Active equity managers are facing a rough operating environment on many fronts. Institutional investors are seriously looking to allocate from active to passive solutions in many of the efficient markets, such as the U.S. In a recent article, Investment Pensions Europe (IPE) stated that, “Given the increasing competition from passive, smart beta and quantitative approaches, fundamental (active) managers need to be able to articulate why their process works and why it should continue to work into the future.”
When competing for active mandates in the crowded marketplace, equity managers have to prove their worth by creating a compelling story for their investment approach as consultants and institutional investors are looking for products that have unique positioning compared to their peers.
The situation is especially pressing for managers who are in investment universes that have been consistently losing assets in recent years. As an example, U.S. Large Cap Growth Universe is the third largest investment universe globally, with about $1.2 trillion in AUM. In the last two years, the universe has lost about a total $206 billion in assets, about $26 billion on average per quarter.
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Active Equity Strategy
Despite having negative outflows for the past several years, the U.S. Large Cap Growth Universe has still experienced inflows of $10 billion or more per quarter, signaling substantial upside potential. But managers need to be very careful about how to distinguish themselves from their competition.
As an example, let’s take a look at a product in the U.S. Large Cap Growth universe. This product has had lower than average performance in the universe, but has still been able to attract flows of over a billion in the last year.
Dedication to your style
In the last year, consultants that we have worked with have been consistently emphasizing the importance of portfolio concentration. If you have a clear investment focus, demonstrating how different you are from the index and your peers can be really powerful. Let’s take a look at our example Large Cap Growth manager, who on average has between 20-30 holdings at any given time. Using the charts below, the manager can explain the unique positioning of their portfolio compared to the index and their peers.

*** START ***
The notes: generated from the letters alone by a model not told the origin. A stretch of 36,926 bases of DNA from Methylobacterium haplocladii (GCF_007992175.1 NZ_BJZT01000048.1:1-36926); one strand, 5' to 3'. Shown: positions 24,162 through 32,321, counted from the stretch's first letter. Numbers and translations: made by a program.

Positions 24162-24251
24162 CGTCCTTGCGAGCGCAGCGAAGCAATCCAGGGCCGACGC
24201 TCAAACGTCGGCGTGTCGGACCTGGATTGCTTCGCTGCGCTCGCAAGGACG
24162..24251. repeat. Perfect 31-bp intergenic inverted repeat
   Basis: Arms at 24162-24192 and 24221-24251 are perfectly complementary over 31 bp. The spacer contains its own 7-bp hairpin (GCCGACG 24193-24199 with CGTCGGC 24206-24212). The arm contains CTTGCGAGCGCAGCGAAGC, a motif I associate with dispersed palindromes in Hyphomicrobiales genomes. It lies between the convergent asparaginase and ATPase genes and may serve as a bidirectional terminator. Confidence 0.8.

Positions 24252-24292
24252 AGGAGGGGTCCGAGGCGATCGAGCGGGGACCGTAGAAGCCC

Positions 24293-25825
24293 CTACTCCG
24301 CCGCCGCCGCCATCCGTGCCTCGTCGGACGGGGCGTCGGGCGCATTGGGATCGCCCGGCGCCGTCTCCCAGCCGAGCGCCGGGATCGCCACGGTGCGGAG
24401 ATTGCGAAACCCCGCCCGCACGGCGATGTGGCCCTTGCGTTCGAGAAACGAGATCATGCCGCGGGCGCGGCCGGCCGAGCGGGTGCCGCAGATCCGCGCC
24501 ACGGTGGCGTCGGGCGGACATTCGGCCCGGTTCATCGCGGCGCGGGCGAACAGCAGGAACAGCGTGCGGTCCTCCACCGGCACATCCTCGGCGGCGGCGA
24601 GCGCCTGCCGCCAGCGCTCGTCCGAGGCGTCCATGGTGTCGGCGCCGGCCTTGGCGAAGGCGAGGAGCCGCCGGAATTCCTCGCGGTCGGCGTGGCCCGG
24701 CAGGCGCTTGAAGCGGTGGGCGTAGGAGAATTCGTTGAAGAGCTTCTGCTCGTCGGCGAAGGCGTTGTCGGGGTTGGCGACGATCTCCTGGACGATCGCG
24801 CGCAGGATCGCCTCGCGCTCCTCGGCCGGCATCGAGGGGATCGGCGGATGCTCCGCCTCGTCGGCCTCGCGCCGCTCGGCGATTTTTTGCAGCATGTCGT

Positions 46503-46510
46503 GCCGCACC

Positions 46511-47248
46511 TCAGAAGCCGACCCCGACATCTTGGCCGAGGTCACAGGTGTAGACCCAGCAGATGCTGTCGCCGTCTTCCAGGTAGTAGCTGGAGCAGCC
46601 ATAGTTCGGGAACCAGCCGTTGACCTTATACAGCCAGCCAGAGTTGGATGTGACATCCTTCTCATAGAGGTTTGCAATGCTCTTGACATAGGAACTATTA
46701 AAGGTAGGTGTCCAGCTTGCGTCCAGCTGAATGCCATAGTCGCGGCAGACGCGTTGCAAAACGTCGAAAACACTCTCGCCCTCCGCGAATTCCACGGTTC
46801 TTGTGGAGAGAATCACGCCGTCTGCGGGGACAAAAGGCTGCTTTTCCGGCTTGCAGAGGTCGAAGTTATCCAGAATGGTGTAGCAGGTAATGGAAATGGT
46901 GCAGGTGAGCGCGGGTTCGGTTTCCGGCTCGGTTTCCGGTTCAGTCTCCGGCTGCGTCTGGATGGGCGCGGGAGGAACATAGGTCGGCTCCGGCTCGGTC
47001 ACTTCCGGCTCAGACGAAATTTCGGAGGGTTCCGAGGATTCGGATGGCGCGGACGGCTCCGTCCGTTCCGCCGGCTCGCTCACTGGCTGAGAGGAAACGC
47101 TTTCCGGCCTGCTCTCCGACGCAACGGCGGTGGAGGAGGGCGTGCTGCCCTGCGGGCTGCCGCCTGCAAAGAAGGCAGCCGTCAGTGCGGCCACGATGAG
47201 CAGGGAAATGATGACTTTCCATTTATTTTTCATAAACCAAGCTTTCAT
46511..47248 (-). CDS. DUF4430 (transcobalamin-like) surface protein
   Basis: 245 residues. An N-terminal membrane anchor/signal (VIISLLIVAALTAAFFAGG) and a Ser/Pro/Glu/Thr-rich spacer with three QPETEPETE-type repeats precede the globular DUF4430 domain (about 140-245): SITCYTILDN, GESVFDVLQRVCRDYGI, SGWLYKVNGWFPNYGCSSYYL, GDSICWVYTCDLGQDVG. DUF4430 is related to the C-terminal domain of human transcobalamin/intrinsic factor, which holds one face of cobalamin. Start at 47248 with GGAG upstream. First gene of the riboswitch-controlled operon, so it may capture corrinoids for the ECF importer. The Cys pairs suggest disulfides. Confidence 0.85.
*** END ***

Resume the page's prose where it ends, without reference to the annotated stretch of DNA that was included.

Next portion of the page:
When comparing the strategy to the index, it is evident that the manager’s positions are significantly different from the index. The PM is clearly taking active bets in the various cap sizes. For instance, the percentages of the portfolio in the Large Cap Growth and Core spaces are significantly smaller compared to the index. It also seems like the manager is actively managing the amount of cash in the portfolio to take advantage of opportunities in the marketplace.
As we can see, the peer universe looks a lot like the index. Being able to contrast your portfolio to both the index and the peer universe proves to the market that you are a truly active player with a unique investment philosophy.
Differentiating holdings compared to your peers
The goal of active management is to create excess returns. Presenting your stock selection compared to others will help you show your unique approach. For example, you could identify the ten most invested stocks in the Large Cap Growth universe and compare to your own holdings. For this example strategy, it is evident that the manager only holds three of the top ten holdings. In those three instances, the manager’s position differs significantly from peers with a significant overweight position in Apple and Visa, while holding a substantial underweight position in Alphabet.
Making the most out of each opportunity
A consultant who spoke at one of eVestment’s breakfast events earlier this year stated that “it is very important to bring the right people to the meetings.” He added that demonstrating a passion for the strategy can also play into the success of the meeting. When considering active managers and key competitive advantages of a strategy, investors typically want to speak to the person who can deliver the insights on the day-to-day investment decisions.
Article by by Maria Simon, eVestment